An outstanding achievement in pulp cinema that will leave every single last audience member soaked in sweat, wishing it would never end. Heath Ledger isn't as good as the hype surrounding his performance, he is above it and better than any single quote that has whor*d his name.
About forty minutes in, you will be looking at your watch, dreading the fact that there is only an hour and forty minutes left to go. Nolan uses each and every spare second to build a beautiful superhero template the likes of which we've rarely ever seen. This is a grown-up look at the comic book world of "Batman". The same tired old structure has been used to fence a pitch-perfect script that makes sense in all that right ways. Sure, we've seen the Joker escape from jail before. But never with so much conviction and truthful talent. These outlandish creatures of the night have been given a genuine existence and a certain sense of humanity that hasn't ever quite crept into the "Batman" cannon before. Nolan has seemingly fixed the flaws of his first caped crusader effort "Batman Begins". He's ditched a lot of the drab downtime, and he's actually taken some of the high camp ideas we first saw in the Adam West TV show and turned them into a few frightening character sketches weaved within the fabric of a very authentic Gotham. He's even thrown in a few laughs for good measure. Don't worry, they are perfectly constructed and fit within the context of the story at hand.
First and foremost, I must implore you to visit this film at the IMAX Theater. That is really the only way to see it. Nolan has shot six of "The Dark Knight"'s major action sequences using the IMAX camera, and the vistas it recreates are awe-inspiring. The experience is euphoric; and you almost reach a drug buzz sitting there, trying to take it all in. One might compare it to an out-of-body experience. You feel as though you could step out of your chair and walk right into the actors' mouths. Watching "Batman"'s face at forty stories high, you come to understand how important Bat Chaspstick must be to "The Dark Knight". With every single establishing shot of the city rendered in this sensory heightening format, you truly feel as though you are floating over the proceedings like a lost ghost lingering just on the outskirts of nirvana. I have never really experienced anything quite like it. And to see the movie on a conventional screen isn't really seeing the movie at all.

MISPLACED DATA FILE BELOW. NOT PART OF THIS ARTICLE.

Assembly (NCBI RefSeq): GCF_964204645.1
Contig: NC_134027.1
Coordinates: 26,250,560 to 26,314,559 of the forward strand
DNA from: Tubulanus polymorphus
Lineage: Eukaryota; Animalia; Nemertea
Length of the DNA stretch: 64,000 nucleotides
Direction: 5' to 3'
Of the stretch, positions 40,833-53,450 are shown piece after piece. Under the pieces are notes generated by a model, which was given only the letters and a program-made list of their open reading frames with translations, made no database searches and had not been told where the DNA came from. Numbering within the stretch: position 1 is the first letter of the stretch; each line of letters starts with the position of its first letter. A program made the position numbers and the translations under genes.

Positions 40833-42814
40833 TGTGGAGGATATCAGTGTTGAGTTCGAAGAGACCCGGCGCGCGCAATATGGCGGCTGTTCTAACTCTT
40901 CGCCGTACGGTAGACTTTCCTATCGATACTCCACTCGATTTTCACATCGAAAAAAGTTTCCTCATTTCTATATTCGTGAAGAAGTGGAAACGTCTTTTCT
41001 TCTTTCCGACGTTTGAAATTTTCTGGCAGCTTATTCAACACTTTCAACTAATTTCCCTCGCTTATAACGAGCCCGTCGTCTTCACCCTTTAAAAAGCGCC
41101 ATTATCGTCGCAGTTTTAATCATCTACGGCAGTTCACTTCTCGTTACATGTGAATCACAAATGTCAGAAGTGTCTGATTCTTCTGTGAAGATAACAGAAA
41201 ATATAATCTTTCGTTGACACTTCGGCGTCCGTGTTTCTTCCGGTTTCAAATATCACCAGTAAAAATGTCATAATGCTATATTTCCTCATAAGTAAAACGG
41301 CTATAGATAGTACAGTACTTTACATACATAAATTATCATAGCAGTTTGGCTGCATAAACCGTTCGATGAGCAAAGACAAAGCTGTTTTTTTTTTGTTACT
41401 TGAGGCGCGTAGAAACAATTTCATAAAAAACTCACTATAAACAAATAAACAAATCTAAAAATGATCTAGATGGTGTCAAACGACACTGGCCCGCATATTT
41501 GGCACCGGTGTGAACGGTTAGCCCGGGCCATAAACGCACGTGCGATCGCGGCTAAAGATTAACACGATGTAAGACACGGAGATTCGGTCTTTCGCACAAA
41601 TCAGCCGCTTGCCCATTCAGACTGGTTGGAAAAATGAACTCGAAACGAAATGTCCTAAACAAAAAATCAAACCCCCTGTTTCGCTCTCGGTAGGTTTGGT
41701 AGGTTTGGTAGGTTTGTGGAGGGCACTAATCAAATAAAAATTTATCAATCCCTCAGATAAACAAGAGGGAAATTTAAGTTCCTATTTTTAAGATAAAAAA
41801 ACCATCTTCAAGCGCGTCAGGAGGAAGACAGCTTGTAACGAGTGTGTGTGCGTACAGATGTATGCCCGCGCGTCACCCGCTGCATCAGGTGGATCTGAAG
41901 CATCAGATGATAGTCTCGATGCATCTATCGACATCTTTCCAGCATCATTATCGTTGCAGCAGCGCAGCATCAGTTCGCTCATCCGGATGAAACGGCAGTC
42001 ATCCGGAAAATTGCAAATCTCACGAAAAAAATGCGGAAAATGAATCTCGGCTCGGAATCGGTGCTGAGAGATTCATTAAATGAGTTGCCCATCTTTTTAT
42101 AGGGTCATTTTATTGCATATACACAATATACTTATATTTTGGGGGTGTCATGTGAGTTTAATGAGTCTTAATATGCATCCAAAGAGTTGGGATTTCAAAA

About Heath Ledger's performance as the Joker, it almost comes on like a horrible Catch-22. When he was first announced at Comic Con, fanboys and casual critics alike scoffed at the idea of him playing this central villain. No one quite understood what Nolan was doing by casting this young, handsome man. Then word slowly leaked out that Ledger was giving one Hell of a true to life performance. "A signature bad guy that will seriously scare your pants off. Nightmare educing!", so said Michael Cain. And thus, the hype began to build. Sadly, and without warning, Heath passed away. You could suddenly sense that certain people were praising this gifted young man's Joker on sympathy alone. To honor his name, of course we're going to say he's great. We are going to say, "Give him a posthumous Oscar." Even if his role as the Joker isn't as excellent as the hype suggests. But this is truly one time when no amount of hype can prepare you for what you will see this man doing on screen. He has crafted and constructed one of the most truly amazing on-screen villains of all time. There is no denying that. It is a bit of flawless character work that will leave your teeth stinging with appreciation. You seriously want to savor every single moment he is on screen, and when he isn't around, you can't wait for him to pop back up again. The most amazing thing about the work is, you are never thinking of Heath Ledger when you are watching the Joker. He has become this wicked, insane lunatic. He truly got lost in that skin. It's a tremendous showcase for the unseen talent this kid was hiding, and it's a spectacular curtain bow, the likes of which most actors don't ever get a chance to leave us with. It's a great gift he has shared, and it makes the movie re-watchable on so many levels. Trust me, you'll want to probably buy two tickets on opening day.
That said, "The Dark Knight" is already tracking as one of the highest grossing films of all time. It is poised to beat Spider-Man 3. And it deserves a tender spot at the top of the box offices charts. This is one of the best films of the summer. And there is no doubt about it, is the best "Batman" film ever made. (Thought, I still have a soft place in my heart for the big screen 60s outing staring Adam West and Burt Ward.)
Should you see "The Dark Knight"? Should you pee when you have to go really bad? The answer to both questions is, "Yes!"